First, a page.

• xtrabackup (with hardware optimized crc32) shows the best time in all cases, except for the default/aes128/aes256 ciphers in “no-aes-ni” mode (where rsync_imporved showed the best time). However I would like to remind you that SST with rsync is a blocking operation, and during the data transfer the donor node becomes READ-ONLY. xtrabackup, on the other hand, uses backup locks and allows any operations on donor node during SST.
  • On the boxes without hardware acceleration (no-aes-ni mode), the chacha20 cipher allows you to perform data transfer 2-3 times faster. It’s a very good replacement for “aes” ciphers on such boxes. However, the problem with that cipher is that it is available only in openssl-1.1.0. In order to use it, you will need a custom build of OpenSSL and socat for many distros.
  • Regarding xtrabackup with internal encryption (xtrabackup_enc): reading/encrypting and streaming data is quite fast, especially with the latest libgcrypt library(1.7.x). The problem is decryption. As I’ve explained above, right now we need to get the stream and save encrypted data to storage first, and then perform the extra step of reading/decrypting and saving the data back. That extra part consumes 2/3 of the total time. Improving the xbstream tool to perform steam decryption/decompression on the fly would allow you to get very good results.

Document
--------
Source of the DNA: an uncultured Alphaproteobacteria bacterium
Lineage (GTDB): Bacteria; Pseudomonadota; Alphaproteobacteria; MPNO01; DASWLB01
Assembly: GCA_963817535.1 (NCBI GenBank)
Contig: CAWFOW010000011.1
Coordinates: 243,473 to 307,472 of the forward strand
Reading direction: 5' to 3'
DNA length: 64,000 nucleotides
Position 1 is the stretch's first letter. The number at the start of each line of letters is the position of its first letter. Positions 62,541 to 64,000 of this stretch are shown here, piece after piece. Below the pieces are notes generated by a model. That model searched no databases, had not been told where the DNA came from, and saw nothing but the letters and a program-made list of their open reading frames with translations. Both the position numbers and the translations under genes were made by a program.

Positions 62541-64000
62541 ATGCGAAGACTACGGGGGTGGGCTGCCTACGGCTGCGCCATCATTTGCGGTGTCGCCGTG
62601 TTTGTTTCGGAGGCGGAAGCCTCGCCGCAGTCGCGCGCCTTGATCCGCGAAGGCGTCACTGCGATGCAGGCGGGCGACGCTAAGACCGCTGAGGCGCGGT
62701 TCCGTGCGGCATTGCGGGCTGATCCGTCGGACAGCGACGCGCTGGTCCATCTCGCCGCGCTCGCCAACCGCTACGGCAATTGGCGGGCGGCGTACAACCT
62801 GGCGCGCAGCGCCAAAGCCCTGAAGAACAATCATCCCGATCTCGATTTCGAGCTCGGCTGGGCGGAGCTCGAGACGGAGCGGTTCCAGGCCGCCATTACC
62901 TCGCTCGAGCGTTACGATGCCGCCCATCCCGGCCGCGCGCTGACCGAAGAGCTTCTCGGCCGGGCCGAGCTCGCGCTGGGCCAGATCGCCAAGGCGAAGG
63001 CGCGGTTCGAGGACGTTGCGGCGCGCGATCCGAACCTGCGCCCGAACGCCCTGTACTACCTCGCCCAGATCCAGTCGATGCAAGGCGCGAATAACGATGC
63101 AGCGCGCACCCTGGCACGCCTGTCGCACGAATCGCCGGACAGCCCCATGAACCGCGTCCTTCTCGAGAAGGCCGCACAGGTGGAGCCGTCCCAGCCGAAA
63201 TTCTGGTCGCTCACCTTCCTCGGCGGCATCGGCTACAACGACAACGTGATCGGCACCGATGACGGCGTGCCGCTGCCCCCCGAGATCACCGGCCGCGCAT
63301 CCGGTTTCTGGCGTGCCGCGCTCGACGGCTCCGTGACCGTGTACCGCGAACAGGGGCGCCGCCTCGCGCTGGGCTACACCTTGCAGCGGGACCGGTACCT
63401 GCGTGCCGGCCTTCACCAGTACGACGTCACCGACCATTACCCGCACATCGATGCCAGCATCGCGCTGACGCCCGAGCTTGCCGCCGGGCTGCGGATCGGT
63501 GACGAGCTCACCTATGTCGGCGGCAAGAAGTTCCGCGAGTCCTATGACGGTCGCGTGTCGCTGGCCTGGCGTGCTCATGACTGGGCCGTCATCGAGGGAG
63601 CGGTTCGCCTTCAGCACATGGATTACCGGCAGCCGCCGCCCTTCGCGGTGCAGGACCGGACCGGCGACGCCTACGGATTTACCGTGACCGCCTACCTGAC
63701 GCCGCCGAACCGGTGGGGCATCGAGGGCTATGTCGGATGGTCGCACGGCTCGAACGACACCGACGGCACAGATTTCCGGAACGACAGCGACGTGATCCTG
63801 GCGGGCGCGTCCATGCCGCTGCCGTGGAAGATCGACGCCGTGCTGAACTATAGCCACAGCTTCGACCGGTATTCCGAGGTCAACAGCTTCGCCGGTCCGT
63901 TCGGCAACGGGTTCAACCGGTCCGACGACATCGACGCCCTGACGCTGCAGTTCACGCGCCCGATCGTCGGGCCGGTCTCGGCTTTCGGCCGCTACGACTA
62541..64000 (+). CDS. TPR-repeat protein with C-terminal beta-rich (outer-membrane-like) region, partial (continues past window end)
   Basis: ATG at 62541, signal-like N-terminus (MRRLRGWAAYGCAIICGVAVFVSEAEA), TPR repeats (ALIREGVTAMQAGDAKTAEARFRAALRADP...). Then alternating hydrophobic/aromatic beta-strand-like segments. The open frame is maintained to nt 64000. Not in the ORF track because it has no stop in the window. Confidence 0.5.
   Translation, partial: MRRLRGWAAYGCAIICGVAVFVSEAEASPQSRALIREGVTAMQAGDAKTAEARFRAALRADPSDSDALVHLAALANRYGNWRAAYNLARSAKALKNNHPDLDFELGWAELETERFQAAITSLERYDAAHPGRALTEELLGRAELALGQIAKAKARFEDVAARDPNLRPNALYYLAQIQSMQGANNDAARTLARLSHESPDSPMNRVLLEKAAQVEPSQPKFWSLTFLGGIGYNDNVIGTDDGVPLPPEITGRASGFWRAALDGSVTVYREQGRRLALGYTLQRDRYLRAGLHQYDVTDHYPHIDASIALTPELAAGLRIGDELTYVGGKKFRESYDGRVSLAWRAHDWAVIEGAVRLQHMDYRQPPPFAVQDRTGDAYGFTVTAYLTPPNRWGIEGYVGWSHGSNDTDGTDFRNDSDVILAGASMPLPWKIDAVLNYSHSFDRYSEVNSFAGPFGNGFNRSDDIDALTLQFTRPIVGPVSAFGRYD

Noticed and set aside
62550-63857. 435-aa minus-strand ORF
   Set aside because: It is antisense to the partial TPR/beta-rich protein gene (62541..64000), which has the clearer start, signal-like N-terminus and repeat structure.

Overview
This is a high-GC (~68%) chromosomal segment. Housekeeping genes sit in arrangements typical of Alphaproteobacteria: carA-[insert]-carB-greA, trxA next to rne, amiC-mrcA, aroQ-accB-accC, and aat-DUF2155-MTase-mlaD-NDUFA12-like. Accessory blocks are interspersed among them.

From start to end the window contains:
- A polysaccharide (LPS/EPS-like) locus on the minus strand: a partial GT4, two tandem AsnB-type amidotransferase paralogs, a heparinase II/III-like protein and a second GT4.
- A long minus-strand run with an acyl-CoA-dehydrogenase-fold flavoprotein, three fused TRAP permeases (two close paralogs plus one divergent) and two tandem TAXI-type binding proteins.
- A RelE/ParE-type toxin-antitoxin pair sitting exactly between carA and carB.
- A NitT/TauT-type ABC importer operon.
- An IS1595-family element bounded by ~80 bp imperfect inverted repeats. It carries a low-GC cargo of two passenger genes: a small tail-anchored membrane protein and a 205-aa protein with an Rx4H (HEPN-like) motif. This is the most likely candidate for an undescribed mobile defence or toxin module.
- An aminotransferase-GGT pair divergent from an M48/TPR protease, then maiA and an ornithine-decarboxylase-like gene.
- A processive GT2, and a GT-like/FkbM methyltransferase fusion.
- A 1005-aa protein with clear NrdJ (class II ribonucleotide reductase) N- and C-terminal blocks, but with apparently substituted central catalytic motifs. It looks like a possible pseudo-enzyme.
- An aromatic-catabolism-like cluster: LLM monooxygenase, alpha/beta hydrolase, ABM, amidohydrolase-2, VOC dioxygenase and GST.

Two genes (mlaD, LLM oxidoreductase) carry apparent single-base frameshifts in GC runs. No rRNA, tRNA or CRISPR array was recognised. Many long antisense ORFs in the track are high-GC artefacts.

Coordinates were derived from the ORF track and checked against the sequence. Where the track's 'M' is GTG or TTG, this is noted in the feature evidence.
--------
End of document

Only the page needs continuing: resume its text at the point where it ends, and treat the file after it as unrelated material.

Testing Details

For purposes of the testing, I’ve created a script “sst-bench.sh” that covers all the methods used in this post. You can use it to measure all the above SST methods in your environment. In order to run the script, you have to adjust several environment variables at the beginning of the script:

joiner ip

, datadirs location on joiner and donor hosts, etc. After that, put the script on the “donor” and “joiner” hosts and run it as the following:

#joiner_host>
sst_bench.sh --mode=joiner --sst-mode=<tar|xbackup|rsync> --cipher=<DEFAULT|AES128|AES256|CHACHA20> --ssl=<0|1> --aesni=<0|1>
#donor_host>
sst_bench.sh --mode=donor --sst-mode=<tar|xbackup|rsync|rsync_improved> --cipher=<DEFAULT|AES128|AES256|CHACHA20> --ssl=<0|1> --aesni=<0|1>